Colin Welland Net Worth

Colin Welland was born on July 04, 1934 in  Liverpool, Lancashire, England, United Kingdom, is Actor, Writer. In a career of over 30 years this Lancashire-born former art teacher has achieved great success in acting, both in television and film and writing, for television, film and stage.His first film appearance is perhaps still his best-loved, the sympathetic Mr Farthing in Kes (1969), for which he won a BAFTA. Welland started in television in 1962 with his role of Constable David Graham in the long-running police serial Z Cars (1962). With its groundbreaking grittiness the series introduced a new realism to the genre. Welland stayed with the show until 1965, by which time he was a household name.In the 70s, Welland combined careers as an actor and writer. On the film side he put in a nice turn as a laconic policeman in Villain (1971) and featured in the controversial Straw Dogs (1971) and in an episode of the popular TV series The Sweeney: Faces (1975) and its big-screen adaptation Sweeney! (1977). In this time he had also been writing and appearing (sometimes both) in several plays and TV movies - he was voted Best TV Playwright in Britain in 1970, 1973 and 1974. In 1972 he won a BAFTA for Play for Today: Kisses at Fifty (1973). His plays were known for their earthy humour and working-class themes.He reappeared with the other stars from the early years of Z Cars in the show's finale in 1978. In 1979 he put in one of his most memorable TV performances in Dennis Potter's award-winning play Play for Today: Blue Remembered Hills (1979) which recalled the days of the author's childhood. Playing the role of a child, Welland cavorted gleefully around woods and fields crammed into a pair of boy's shorts.His first film as a writer was the successful John Schlesinger wartime culture clash drama Yanks (1979) and after this he decided to focus on his writing. He followed Yanks up with the multi award-winning, box office smash Chariots of Fire (1981), for which he won the Best Screenplay Oscar.If his heralded arrival of the Brits didn't quite materialise, Welland did write some other worthy films - Twice in a Lifetime (1985) was an effective blue-collar drama starring Gene Hackman, A Dry White Season (1989) starred Donald Sutherland and dealt with the cruelties imposed by apartheid in South Africa (co-written with Euzhan Palcy) and War of the Buttons (1994) was an offbeat and entertaining tale of warring children.He has put in occasional acting appearances over the years and was last seen in Bramwell: Our Brave Boys (1998) and Bramwell: Loose Women (1998) in 1998.In 1962 he married Patricia Sweeney, they have 4 children. Genevieve, Catherine, Caroline and Christie.
Colin Welland is a member of Actor

Age, Biography and Wiki

Who is it? Actor, Writer
Birth Day July 04, 1934
Birth Place  Liverpool, Lancashire, England, United Kingdom
Died On 2 November 2015(2015-11-02) (aged 81)\nLondon, England
Birth Sign Leo
Occupation Actor, screenwriter
Years active 1962–1998
Spouse(s) Patricia Sweeney (in 1962)
Parent(s) Jack and Norah Williams
Awards BAFTA Award (1970) Academy Award (1982)

💰 Net worth: Under Review

Some Colin Welland images



Born in 1934 in Liverpool, Welland grew up in the Kensington area of Liverpool before moving to Newton-le-Willows, Lancashire, while still a young child. His parents were John Arthur (Jack) and Norah Williams. He attended Newton-le-Willows Grammar School and after National Service he studied at Goldsmiths College and Bretton Hall College of Education, where he gained a teaching diploma and qualified as a Teacher.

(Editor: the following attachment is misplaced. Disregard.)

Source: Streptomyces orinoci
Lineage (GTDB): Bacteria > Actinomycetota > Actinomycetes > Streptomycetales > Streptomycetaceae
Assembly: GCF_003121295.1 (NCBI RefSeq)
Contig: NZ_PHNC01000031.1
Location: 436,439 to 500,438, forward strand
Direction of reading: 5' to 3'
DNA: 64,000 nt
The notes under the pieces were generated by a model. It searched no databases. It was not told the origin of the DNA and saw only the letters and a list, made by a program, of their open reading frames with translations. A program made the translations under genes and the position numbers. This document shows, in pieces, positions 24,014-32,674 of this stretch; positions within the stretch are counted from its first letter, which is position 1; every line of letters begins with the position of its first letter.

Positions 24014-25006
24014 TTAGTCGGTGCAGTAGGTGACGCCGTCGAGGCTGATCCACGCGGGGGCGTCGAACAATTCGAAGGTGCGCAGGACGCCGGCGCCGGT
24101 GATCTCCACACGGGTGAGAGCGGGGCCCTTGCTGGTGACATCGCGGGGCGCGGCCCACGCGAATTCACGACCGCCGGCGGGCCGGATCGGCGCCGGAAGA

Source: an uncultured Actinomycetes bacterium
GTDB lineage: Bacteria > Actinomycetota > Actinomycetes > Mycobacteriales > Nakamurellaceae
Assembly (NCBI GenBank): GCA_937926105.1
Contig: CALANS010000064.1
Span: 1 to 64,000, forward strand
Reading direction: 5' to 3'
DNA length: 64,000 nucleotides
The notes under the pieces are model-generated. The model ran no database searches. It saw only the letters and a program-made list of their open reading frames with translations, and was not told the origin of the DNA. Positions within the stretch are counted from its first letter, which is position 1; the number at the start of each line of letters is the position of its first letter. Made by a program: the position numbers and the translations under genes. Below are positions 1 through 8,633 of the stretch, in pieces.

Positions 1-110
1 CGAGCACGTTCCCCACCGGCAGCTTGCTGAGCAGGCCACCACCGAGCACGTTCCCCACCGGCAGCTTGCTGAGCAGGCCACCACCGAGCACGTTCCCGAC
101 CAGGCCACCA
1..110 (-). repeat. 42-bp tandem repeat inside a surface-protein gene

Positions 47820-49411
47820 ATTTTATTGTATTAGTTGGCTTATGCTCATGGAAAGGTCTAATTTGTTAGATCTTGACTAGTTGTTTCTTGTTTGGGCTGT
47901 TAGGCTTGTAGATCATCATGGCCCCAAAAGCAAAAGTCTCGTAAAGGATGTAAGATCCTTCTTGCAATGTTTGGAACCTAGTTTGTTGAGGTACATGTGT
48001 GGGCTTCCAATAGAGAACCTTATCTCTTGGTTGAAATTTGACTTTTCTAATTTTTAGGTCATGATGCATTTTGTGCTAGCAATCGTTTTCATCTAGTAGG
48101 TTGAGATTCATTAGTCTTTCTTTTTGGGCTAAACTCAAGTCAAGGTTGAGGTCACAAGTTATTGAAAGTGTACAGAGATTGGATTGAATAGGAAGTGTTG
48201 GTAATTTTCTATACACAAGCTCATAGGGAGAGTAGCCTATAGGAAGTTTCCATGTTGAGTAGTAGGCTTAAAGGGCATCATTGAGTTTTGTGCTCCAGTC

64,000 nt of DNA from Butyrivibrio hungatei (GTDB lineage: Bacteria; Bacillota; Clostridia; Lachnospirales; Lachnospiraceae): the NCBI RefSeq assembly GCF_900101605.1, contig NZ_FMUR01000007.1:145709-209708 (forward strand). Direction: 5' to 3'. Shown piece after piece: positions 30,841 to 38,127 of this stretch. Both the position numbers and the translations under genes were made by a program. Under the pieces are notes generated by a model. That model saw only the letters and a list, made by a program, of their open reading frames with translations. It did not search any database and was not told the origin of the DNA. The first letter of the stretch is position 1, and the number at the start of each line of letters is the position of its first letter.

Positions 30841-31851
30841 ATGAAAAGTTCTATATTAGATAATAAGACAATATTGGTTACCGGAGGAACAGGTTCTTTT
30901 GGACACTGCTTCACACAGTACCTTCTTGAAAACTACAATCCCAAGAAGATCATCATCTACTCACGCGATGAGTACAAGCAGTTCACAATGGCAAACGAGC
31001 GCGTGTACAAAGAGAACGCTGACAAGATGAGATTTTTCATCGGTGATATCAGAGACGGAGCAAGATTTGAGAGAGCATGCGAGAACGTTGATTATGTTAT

As an actor, Welland appeared as PC David Graham in the BBC Television series Z-Cars from 1962 to 1978. He was a sympathetic schoolteacher in a BAFTA-winning performance in the film Kes (1969), and a detective in the Richard Burton film Villain (1971). He appeared as a villain in one 1975 episode of The Sweeney, and was in the series' first cinema spin-off Sweeney! (1977) as Frank Chadwick, a newspaper Editor. His other film appearances include Dennis Potter's Blue Remembered Hills (1979) as the character Willie, and Dancin' thru the Dark (1990). He was also in the television series Cowboys (1980), a comedy about a dodgy builder, with Roy Kinnear.


When Welland had appeared on BBC Radio 4's Desert Island Discs in 1973 he said that most of his own plays "usually champion the individual against the system". He said: "I usually find that it's one man's effort to break through what is usually expected of an individual."


Welland's screenwriting credits include the teleplay about the strike for equal pay Leeds United (1974), the film Yanks (1979), starring Vanessa Redgrave and Richard Gere, which was directed by John Schlesinger, and Twice in a Lifetime (1985), starring Gene Hackman, Ellen Burstyn and Ann-Margret.


Welland won the award for Best Original Screenplay for Chariots of Fire (1981) at the 1982 Academy Awards, and his acceptance speech included the phrase: "The British are coming!" (a quotation from Paul Revere). In the film Chariots of Fire, the sign outside the Church of Scotland in Paris shows the preacher for the 9 am worship to be "C.M. Welland"; he had played a vicar in Straw Dogs (1971). Following Chariots of Fire, he was again commissioned by David Puttnam to write the screenplay for War of the Buttons (1994).


Welland died in London in his sleep on 2 November 2015 at the age of 81. He had Alzheimer's disease for several years prior to his death.